In Terre Haute, in a parking lot across from the fairgrounds, there was a spontaneous after-party following the diesel truck extravaganza. On the back of a flatbed, a 24-year-old female put on an explicit public show reminiscent of the most decadent days of Rome. She is now known affectionately as "Bottle Girl."
Apparently everyone in the crowd had a cell phone with a built in camera. Among the dozens of photographers, one person put a video on the Internet, which went "viral." The Terre Haute City Police were able to analyze the video, obtain the identity of Bottle Girl and arrest her for public indecency.
The Internet ruins everything. Now that everyone has a movie camera on their telephone, you can't do anything without it being seen by potentially millions of people.
I went to Ball State University, in Muncie, in the 1980s. At the time, Ball State was a nationally ranked party school. Incidentally, IU had been declared "professional" and ineligible for ranking.
In 1985, my naive Catholic school eyes were opened to the ways of the rest of the world. At off campus parties, for just $2, girls could have all the beer they could drink. An education could be had both on and off campus.
Just for the record, the off-campus education in the 1980s was grammar school compared to today. Girls just wouldn't do the things back then that they apparently will do today.
Returning to the point, back then, people could debouch themselves in relative anonymity. Sure, your friends may tease you for years about it, but you didn't have to explain to your parents, future wife, employers, etc. If you didn't get caught, you didn't have to worry about the police coming for you after the fact.
These days, young adults just can't have good, clean, dirty fun without it being plastered all over the Internet. Reputations and lives are being ruined. It's almost like your parents, or the police, are looking over your shoulder all of the time.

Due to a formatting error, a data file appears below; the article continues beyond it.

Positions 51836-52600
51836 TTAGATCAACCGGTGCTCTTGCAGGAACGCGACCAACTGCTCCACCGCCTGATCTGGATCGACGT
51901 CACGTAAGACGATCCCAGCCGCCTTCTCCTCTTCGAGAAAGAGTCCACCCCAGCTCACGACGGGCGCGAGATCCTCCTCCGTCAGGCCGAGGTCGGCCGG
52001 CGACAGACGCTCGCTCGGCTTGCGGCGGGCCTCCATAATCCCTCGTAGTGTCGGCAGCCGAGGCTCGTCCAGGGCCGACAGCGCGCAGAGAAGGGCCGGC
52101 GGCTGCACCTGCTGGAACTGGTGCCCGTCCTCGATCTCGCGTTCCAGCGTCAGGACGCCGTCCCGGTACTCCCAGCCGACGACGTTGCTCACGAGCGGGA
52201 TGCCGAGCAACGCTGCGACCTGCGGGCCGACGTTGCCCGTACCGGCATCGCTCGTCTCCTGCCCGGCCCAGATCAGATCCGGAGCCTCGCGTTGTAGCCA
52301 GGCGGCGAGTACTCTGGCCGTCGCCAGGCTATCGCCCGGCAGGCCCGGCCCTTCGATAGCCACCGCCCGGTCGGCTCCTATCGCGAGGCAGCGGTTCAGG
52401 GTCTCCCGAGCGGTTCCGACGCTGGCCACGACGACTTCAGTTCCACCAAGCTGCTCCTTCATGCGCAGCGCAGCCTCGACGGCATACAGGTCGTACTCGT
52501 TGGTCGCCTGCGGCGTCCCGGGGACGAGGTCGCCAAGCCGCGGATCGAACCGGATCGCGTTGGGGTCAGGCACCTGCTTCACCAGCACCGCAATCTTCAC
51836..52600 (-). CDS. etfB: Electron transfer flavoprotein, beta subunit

Big Brother is finally here. How are you supposed to sin if everyone is videoing everything? As one Internet commenter stated, "What kind of a police state do we live in where a girl can't ..." OK, I guess I really can't quote him, but you get the point.
Before you start feeling bad for Bottle Girl, you should know that she is taking all of this in stride. The young lady does not seem too concerned about the charges, the very public revelation of her name, the attention she is getting or the capacity of her body to store recyclables. When interviewed by a local TV news reporter, she stated she has no regrets. She is trying to get an agent so she can make money off the event.
On her Facebook page, she is even asking for suggestions about T-shirt ideas to commemorate the occasion. When responding to queries on her Facebook page, she wrote: "Okay. I mean. Prosecuting someone after the fact for something as benign as 'misdemeanor nudity,' when there weren't even any complaints about the nudity at the time of the nudity, is pretty weak. So @#$% that!"
In this voyeuristic Internet age, good people, people with self-respect or people with something to lose, had better just stay good. If you chose to stray, you had better have no modesty or shame like Bottle Girl.